Thursday, March 22, 2018

Concussion subs introduced to county cricket

Representational picture
Representational picture

Concussion substitutes and penalty runs for on-field disciplinary offences will be introduced into county cricket this coming season, the England and Wales Cricket Board (ECB) announced today. The rule changes, which also include restrictions on bat sizes and punishments for 'mock fielding' will apply across all men's county competitions and the Women's Super League.

Last season, Nottinghamshire bowler Luke Fletcher was struck a sickening blow by a ball hit back down the ground by Warwickshire's Sam Hain in a Twenty20 Blast match and left the field. Under the standard Laws of Cricket, substitutes for injured players are only permitted to field, not bat or bowl. But under the ECB plan "like for like" replacements will be allowed if approved by the match liaison officer, who will act on medical advice.

"We appreciate that the phrase 'like for like' leaves a need for some flexibility and interpretation," said Alan Fordham, the ECB's head of cricket operations. "We will take into account the cricket that remains to be played and will aim to replace the resource lost by the affected side -- but not so much that they are advantaged by a concussion replacement.

"For example they would not gain permission for a specialist batsman to be replaced by a specialist bowler if they were bowling in the fourth innings, or for a fast bowler to be replaced by a spinner if that team were to be bowling later in the match." MCC approved a change to the Laws of Cricket last year in a bid to improve player conduct and teams could now be handed five-run penalties if they commit two level-one offences or one level-two offence, under the ECB's code of conduct, in a match.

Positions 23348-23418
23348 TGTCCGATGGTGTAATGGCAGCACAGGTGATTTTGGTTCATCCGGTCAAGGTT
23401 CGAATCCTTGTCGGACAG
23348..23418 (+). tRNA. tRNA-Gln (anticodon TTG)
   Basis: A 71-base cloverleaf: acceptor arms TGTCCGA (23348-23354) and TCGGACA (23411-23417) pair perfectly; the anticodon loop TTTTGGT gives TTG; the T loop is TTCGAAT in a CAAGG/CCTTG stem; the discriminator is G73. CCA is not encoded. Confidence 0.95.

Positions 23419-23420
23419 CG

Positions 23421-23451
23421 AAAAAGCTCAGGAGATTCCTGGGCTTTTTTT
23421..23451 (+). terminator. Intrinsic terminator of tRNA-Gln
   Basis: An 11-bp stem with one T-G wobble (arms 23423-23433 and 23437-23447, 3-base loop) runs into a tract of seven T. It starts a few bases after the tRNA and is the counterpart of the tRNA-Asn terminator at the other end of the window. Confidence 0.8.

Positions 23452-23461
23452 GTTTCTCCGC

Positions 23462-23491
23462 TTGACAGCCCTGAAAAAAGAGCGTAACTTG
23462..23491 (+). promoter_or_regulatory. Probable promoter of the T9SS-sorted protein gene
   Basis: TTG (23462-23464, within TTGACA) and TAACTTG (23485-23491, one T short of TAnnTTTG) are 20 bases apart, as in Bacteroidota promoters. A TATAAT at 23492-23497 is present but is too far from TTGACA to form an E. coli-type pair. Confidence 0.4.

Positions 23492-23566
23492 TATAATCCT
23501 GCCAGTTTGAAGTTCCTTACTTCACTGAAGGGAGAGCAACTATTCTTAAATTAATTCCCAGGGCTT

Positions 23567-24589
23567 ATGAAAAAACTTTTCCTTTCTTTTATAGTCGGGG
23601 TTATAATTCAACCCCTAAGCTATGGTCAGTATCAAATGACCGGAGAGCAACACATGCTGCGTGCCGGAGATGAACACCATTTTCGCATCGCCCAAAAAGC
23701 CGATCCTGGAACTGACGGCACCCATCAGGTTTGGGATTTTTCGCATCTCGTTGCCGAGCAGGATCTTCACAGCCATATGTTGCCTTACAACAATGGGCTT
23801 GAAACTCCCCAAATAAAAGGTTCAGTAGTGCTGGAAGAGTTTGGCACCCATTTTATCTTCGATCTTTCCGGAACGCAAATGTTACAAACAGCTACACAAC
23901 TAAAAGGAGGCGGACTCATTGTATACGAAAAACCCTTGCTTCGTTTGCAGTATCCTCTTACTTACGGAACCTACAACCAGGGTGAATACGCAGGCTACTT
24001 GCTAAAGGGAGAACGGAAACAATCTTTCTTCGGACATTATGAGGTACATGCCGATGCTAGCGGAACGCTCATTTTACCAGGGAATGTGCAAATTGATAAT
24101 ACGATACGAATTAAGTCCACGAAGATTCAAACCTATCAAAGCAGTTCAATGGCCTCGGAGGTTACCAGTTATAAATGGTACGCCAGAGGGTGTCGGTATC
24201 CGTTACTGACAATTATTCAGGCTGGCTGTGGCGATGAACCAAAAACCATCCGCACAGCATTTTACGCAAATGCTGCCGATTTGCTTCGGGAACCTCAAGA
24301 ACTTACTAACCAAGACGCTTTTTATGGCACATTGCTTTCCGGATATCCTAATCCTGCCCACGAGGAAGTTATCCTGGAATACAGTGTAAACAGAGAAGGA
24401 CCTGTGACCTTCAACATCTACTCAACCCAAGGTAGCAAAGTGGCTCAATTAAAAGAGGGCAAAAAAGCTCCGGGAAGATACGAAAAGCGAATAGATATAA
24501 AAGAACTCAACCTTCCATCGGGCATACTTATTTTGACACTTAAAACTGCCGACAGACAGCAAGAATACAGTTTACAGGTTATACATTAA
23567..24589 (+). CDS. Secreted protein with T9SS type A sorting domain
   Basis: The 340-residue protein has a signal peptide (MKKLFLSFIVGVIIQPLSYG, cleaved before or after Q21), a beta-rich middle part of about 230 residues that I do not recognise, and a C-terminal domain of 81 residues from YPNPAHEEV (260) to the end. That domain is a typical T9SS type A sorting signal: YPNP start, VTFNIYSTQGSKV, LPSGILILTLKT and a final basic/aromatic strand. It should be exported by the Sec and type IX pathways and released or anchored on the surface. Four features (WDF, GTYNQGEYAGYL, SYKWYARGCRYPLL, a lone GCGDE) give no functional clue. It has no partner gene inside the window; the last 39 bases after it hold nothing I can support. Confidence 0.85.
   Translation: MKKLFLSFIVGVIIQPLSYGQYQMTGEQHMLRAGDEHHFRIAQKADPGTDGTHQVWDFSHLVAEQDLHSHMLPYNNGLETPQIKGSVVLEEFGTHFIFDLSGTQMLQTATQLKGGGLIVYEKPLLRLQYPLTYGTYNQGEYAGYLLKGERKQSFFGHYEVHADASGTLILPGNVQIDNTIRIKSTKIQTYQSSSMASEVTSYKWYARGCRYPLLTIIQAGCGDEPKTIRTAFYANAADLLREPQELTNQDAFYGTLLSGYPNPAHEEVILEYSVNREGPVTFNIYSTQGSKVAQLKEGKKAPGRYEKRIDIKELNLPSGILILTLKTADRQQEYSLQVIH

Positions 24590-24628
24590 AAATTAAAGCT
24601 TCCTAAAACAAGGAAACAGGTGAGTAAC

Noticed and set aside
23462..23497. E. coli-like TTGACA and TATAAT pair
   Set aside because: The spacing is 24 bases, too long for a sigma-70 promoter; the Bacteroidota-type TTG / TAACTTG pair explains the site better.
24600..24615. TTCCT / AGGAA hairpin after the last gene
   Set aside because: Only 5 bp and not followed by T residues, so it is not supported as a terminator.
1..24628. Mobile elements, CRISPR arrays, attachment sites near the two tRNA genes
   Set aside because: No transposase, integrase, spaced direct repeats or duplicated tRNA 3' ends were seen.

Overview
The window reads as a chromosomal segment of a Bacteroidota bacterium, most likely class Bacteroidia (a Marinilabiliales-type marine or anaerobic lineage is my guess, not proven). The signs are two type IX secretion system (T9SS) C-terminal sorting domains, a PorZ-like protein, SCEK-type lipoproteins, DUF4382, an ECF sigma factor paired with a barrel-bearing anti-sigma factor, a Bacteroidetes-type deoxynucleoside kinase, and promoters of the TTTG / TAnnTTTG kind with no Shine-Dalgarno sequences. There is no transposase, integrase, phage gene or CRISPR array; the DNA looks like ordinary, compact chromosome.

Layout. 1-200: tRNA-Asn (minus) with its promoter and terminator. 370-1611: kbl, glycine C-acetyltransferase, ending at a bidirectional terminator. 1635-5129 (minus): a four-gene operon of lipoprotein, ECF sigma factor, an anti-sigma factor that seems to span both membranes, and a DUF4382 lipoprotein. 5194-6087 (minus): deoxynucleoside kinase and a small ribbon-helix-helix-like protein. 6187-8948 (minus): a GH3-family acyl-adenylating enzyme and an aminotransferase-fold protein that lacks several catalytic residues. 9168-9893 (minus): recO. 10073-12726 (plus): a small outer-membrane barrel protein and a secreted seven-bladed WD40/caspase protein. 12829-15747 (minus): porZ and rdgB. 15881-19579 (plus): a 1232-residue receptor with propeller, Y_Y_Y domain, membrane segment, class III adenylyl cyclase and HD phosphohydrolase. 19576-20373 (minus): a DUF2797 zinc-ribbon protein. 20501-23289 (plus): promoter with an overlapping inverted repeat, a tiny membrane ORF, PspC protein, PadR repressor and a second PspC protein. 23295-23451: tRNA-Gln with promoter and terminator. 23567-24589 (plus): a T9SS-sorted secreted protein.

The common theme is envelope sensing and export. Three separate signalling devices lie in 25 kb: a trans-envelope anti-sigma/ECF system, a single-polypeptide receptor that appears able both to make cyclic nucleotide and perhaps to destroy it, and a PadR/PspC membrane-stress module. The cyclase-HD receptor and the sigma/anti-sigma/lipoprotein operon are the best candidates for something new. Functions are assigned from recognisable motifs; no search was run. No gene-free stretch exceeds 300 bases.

Offences covered under these code clauses include using "obscene or insulting" language, making deliberate physical contact with another player and showing dissent at an umpire's decision. These punishments will be in addition to the fines and suspensions handed out by the ECB. Mock fielding, described as a "deliberate attempt by a fielder to deceive the batsman", will carry a five-run penalty as well.

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